If you’re struggling to understand what’s happening as Saline City Council squabbles over the addition of a deputy police chief and human resources officer, you’re not alone.
It wasn’t long ago Mayor Brian Marl, sounding the alarm over what COVID-19 will mean for the budget, tersely instructed Councillor Janet Dillon to comb through the budget and find the money to pay for the human resources director she wants for the city offices. Dillon, however, had a different kind of numbers on her side. Councillors Christen Mitchell, Kevin Camero-Sulak and Jim Dell’Orco sided with her - giving the position majority support. Council compromised and came to an agreement. They would add $65,000 in the budget for a human resources consultant. It seemed like a fair compromise in what was being cast as a tight-budget.
Even before this compromise was reached, council and City Manager Todd Campbell had said no to several budget requests. Police Chief Jerrod Hart’s ask for deputy police chief didn’t even make it off Campbell’s desk for council’s consideration. Council learned the school district was no longer going to fund the school resources police officer position and decided the city wouldn’t either. Council also cut funding for a matching federal grant that would have funded an additional police position. Council had already agreed it wouldn’t fund one of the DPW positions Director Jeff Fordice had requested for a department that hasn’t been at full strength in over a decade.
Given all expenses being left out of the budget and the signaling over COVID-19's impact on city finances, that HR consultant seemed like a good compromise.
Suddenly, a week ago Monday, everything changed.
Council came out of an executive session a little more than a week ago and all seven members agreed a deputy police chief was a necessity for the organization.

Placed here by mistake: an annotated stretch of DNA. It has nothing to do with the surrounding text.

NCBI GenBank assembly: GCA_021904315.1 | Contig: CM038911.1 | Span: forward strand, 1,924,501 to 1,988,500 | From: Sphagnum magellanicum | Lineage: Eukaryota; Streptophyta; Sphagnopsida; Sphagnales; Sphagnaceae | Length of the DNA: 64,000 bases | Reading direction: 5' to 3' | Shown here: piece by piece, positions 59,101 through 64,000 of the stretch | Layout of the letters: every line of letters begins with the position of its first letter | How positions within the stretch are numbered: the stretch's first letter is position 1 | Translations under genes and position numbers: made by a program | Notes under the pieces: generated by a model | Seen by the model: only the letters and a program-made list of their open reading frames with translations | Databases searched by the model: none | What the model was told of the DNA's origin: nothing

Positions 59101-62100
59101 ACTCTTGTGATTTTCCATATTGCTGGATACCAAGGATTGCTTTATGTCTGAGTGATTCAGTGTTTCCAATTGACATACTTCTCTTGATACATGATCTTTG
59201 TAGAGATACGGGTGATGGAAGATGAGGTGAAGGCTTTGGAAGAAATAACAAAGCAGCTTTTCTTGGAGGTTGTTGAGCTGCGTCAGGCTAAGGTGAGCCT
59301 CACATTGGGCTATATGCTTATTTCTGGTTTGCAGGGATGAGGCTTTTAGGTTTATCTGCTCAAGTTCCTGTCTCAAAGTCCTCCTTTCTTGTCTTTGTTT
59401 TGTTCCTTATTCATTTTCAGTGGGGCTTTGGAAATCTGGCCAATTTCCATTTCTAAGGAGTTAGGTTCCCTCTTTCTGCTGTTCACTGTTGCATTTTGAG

So why did everything change? Don’t expect an open and honest answer from city officials. Their lips are sealed. The Open Meetings Act says governments may meet behind closed doors to discuss personnel issues. So mum’s the word.
Details are scarce. Here is what can be reported.
Longtime Saline Police Department employees Sgt. Jay Basso and Officer Dave Ringe are no longer employed by the department. Detective Mike King has also been removed from the department’s roster of sworn officers. It’s not clear why the officers departed and the reasons may never be made public. It’s very possible those reasons aren’t in any way newsworthy. This revelation is not meant to cast any doubt on their performance as police officers.
But the turmoil in the department seemingly convinced council that Chief Hart needed administrative assistance. Hart is down to one sergeant.
It’s not exactly clear why a deputy chief is required. Many moons ago, former Chief Larry Hrinik called for a four-sergeant system to help him manage the department and cut back on overtime. It was also thought the system and opportunities for advancement would help raise department morale. The department reached four sergeants in 2013 when three officers earned their stripes. But over time, the ranks were depleted and never refilled. Until Basso’s recent departure, the department was operating with just two sergeants.
So when did the city and department abandon the four-sergeant plan? If we had four sergeants, would Hart need a deputy chief? What’s the new plan for sergeant staffing if we have a deputy chief? Is it a Deputy Chief plus two sergeants? One sergeant? Three sergeants? A deputy chief with one or two sergeants makes more budgetary sense than three sergeants, right?
Marl and Dean Girbach were on council when the city eliminated the deputy chief position when Jack Ceo retired in 2011. Ceo, now a member of city council, knew the 2011 council was considering the elimination of the position.